Ding Dong....Who's

At the Door?

Tips on How to Avoid Falling Victim to Home Renovation Fraud

Spring and summer always seem to bring some new angles on home renovation frauds, mostly targeted at seniors. In fact last spring, the Toronto Star reported on a court case in which one home renovator targeted seniors through a company called Stay at Home Renovations.

An investigation by the province discovered more than 90 victims who were allegedly defrauded by this one company. Virtuallyall of the homeowners targeted were seniors living on pensions, nine of them were older than 90, and they were defrauded a total of over one million dollars.

With more and more families considering ‘aging in place,’ fraudulent home renovators will likely be even more common. Aging in place is the concept of planning ahead; thinking of how to modify your home to ensure you can live comfortably and safely as you grow older. Families already under pressure to start renovations such as wider doorways or ramps may be more susceptible to an eager handy man offering a special deal or a discount for seniors.

The more home owners are aware of both the warning signs and tips to protect themselves, the more equipped they will be to avoid falling victim to home renovation fraud.  

10 Red Flag Warnings

  • A contractor appears uninvited at your doorstep and points out something that needs to be fixed or offers to do a free inspection.
  • The contractor wants access inside your home to complete an ‘inspection.’
  • He says he has been doing work in the neighborhood and has extra material left over. He could give you a deal.
  • The contractor says you are in need of urgent repairs – and that is news to you.
  • You feel pressured to make a decision on the spot.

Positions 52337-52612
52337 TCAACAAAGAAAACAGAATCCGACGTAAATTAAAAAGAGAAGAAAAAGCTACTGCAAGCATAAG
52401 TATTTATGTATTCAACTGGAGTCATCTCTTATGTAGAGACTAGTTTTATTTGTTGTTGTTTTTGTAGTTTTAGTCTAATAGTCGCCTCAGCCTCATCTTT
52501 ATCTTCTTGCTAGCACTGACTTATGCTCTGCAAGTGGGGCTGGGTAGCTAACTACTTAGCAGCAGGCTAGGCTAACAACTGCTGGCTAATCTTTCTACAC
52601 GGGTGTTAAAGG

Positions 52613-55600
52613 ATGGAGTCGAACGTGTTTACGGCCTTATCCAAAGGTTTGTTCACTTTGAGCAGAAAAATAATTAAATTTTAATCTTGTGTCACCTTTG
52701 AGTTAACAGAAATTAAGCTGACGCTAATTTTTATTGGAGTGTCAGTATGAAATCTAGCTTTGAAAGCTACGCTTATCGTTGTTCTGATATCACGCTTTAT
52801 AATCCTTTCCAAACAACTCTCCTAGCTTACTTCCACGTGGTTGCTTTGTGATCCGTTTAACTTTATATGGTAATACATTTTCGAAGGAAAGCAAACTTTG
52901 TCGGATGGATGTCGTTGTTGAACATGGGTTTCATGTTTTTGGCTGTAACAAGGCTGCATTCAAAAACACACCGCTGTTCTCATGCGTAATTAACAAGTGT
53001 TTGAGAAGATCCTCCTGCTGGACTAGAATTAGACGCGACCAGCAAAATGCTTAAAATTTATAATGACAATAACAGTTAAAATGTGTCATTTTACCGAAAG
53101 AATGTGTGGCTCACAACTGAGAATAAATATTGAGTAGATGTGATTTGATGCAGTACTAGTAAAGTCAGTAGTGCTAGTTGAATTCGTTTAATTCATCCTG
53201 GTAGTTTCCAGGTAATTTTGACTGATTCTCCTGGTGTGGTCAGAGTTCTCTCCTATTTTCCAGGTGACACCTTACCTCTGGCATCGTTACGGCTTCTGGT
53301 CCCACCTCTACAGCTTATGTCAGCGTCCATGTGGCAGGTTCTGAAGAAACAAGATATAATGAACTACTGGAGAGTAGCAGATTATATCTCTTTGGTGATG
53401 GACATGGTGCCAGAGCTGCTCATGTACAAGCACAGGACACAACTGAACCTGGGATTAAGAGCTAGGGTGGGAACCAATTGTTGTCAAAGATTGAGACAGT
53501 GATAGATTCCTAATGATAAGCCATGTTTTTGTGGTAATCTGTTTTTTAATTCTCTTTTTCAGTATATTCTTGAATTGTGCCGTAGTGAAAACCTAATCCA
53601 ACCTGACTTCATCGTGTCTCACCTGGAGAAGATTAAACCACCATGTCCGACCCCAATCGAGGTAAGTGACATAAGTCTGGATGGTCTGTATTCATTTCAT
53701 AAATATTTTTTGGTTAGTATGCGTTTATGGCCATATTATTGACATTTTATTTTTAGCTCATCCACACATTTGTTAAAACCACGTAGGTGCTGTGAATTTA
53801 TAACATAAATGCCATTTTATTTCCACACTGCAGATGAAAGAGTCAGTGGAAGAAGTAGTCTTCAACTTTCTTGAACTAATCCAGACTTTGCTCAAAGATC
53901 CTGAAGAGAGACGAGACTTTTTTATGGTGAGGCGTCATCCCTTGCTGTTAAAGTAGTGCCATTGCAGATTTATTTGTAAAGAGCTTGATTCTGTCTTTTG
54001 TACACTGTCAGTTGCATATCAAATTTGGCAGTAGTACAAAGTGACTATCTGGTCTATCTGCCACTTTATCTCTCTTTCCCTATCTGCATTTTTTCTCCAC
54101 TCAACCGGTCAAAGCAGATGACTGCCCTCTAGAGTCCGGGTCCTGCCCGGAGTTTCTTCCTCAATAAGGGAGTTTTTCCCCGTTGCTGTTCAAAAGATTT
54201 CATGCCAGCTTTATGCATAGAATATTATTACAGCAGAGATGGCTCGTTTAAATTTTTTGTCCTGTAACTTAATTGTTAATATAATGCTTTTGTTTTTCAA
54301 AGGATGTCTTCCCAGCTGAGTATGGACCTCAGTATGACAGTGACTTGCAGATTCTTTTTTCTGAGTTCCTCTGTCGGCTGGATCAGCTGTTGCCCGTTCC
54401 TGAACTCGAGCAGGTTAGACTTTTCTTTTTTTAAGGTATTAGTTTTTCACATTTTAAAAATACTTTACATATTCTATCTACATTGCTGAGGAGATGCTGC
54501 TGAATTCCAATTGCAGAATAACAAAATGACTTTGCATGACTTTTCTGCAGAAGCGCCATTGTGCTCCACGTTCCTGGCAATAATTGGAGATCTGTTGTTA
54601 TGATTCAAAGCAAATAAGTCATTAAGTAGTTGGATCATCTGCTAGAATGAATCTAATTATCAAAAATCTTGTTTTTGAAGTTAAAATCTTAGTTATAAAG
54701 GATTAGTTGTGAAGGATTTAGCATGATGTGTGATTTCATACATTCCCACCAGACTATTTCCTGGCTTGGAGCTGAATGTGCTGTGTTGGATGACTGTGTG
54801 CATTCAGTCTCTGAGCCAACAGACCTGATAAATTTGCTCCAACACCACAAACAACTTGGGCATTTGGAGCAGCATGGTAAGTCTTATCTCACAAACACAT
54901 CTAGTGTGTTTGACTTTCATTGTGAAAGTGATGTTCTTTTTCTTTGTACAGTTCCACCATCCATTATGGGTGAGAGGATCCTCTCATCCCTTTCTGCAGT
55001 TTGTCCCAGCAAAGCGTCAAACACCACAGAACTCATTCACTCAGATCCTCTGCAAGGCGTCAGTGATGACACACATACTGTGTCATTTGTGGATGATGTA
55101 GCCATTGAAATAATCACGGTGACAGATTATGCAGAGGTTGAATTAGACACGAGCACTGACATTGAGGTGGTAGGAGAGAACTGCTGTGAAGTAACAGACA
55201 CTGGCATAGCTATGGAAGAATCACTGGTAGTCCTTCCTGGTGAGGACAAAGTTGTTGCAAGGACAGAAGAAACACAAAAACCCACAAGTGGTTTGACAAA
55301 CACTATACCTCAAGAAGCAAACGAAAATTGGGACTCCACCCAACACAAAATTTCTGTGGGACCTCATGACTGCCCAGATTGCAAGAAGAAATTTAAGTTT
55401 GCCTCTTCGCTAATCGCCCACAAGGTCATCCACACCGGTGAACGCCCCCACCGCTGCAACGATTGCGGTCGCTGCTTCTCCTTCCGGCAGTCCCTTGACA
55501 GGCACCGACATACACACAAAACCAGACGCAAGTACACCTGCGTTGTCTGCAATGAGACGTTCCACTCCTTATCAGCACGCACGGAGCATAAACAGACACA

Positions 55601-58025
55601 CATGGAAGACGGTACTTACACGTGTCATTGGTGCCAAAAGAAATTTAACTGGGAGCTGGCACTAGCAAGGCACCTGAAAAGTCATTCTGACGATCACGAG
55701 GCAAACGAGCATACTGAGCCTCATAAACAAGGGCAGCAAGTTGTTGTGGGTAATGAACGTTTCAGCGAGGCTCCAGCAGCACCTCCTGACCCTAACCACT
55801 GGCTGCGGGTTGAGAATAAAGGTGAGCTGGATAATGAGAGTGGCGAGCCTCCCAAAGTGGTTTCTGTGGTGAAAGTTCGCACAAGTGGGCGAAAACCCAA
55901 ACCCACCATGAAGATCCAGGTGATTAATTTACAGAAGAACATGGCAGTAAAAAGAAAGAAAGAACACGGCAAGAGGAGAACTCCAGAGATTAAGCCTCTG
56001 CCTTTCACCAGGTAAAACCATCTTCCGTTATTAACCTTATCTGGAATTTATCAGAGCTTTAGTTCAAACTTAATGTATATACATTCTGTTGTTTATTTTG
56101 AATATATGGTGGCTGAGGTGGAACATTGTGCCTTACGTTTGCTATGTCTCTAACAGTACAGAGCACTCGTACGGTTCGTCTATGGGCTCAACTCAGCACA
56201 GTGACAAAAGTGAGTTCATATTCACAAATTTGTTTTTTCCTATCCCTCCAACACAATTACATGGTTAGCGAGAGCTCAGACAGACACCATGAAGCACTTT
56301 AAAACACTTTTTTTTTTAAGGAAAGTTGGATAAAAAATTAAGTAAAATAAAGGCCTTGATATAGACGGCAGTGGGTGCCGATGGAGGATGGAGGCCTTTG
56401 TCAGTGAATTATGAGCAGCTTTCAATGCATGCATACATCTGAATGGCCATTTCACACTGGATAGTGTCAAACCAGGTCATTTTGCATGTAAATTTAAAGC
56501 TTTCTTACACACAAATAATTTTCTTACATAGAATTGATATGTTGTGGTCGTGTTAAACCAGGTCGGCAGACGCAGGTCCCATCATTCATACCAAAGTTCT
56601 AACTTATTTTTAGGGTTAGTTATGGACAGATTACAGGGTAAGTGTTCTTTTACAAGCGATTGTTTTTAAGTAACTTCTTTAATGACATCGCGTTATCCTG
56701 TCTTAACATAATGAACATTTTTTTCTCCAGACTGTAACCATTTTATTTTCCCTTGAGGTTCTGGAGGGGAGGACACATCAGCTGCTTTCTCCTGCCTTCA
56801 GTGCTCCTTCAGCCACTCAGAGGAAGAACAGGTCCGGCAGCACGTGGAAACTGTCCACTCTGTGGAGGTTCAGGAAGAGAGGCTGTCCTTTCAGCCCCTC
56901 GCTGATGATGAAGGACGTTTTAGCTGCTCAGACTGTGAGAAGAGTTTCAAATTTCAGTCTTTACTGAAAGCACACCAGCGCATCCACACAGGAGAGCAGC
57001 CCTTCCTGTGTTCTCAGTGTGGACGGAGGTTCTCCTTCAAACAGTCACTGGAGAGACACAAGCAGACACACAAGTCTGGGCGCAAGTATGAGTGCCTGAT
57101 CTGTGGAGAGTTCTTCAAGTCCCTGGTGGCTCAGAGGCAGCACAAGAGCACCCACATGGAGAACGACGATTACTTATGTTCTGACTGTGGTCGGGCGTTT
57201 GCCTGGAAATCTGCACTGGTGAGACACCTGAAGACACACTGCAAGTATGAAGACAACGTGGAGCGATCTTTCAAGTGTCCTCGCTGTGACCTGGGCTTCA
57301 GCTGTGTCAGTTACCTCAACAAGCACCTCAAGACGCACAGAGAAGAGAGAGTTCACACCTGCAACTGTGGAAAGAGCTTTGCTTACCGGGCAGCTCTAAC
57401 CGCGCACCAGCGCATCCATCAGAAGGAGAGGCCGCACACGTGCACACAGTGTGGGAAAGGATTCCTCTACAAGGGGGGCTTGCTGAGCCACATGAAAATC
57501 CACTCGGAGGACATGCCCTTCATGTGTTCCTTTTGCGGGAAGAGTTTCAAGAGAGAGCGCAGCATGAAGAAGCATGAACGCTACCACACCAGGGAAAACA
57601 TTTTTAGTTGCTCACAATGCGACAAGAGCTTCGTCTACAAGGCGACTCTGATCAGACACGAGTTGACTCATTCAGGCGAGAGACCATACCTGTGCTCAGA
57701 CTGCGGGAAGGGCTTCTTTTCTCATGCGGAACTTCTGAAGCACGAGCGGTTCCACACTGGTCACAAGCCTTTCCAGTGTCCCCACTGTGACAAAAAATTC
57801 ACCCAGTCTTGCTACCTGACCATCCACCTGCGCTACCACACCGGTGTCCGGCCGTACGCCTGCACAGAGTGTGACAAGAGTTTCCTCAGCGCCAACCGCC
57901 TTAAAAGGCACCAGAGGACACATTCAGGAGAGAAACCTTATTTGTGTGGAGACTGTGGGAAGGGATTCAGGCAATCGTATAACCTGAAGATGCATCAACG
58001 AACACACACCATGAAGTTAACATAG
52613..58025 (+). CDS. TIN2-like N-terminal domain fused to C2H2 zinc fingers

• He offers a special deal that is only being offered today.
  • The contractor cannot produce any identification.
  • He proposes beginning the work without any local permits.
  • The business card he gives you shows a PO Box and not a street address.
  • The contractor demands full payment up front and may even ask for cash.

8 Tips to Protect Yourself

  • Get multiple estimates from reputable home repair contractors.
  • Ask for and contact references.
  • Ask your friends and neighbors who they recommend.
  • See if the business is registered with the Better Business Bureau.  Are they listed in the telephone book, on the Internet and/or with a local trade association?
  • Check to see that the contractor is licensed, bonded, insured and covered by Workmen’s Compensation. A reputable contractor will produce this information.
  • Do not let a person who has just shown up at your door into your home.
  • If you do hire a contractor, never pay in full and never pay if the only option is cash. Do not pay more than 25 to 33% of the total job cost as a deposit. Hold off on the final payment until all of the work is done and you are satisfied.
  • Involve your adult children, trusted friend, financial planner or lawyer in reviewing the work you are considering. Asking for someone else’s opinion does not minimize your independence; it simply helps to protect your hard earned assets.

As we get older and want to ensure our homes are as accessible and comfortable as possible, home renovations may be required.

But there are many reputable contractors who can help provide excellent quality work that you can count on.

Jeffrey Kerr, Broker, RE/MAX Unique Inc.
Dedicated to helping families and individuals buy or sell Accessible Homes
Master Accredited Senior Agent, Senior Real Estate Specialist
Direct Land Line: 416-424-2222,


Please call or email me with any questions.
Jeffrey Kerr, Broker, RE/MAX Unique Inc., Brokerage
Tel: 416-424-2222
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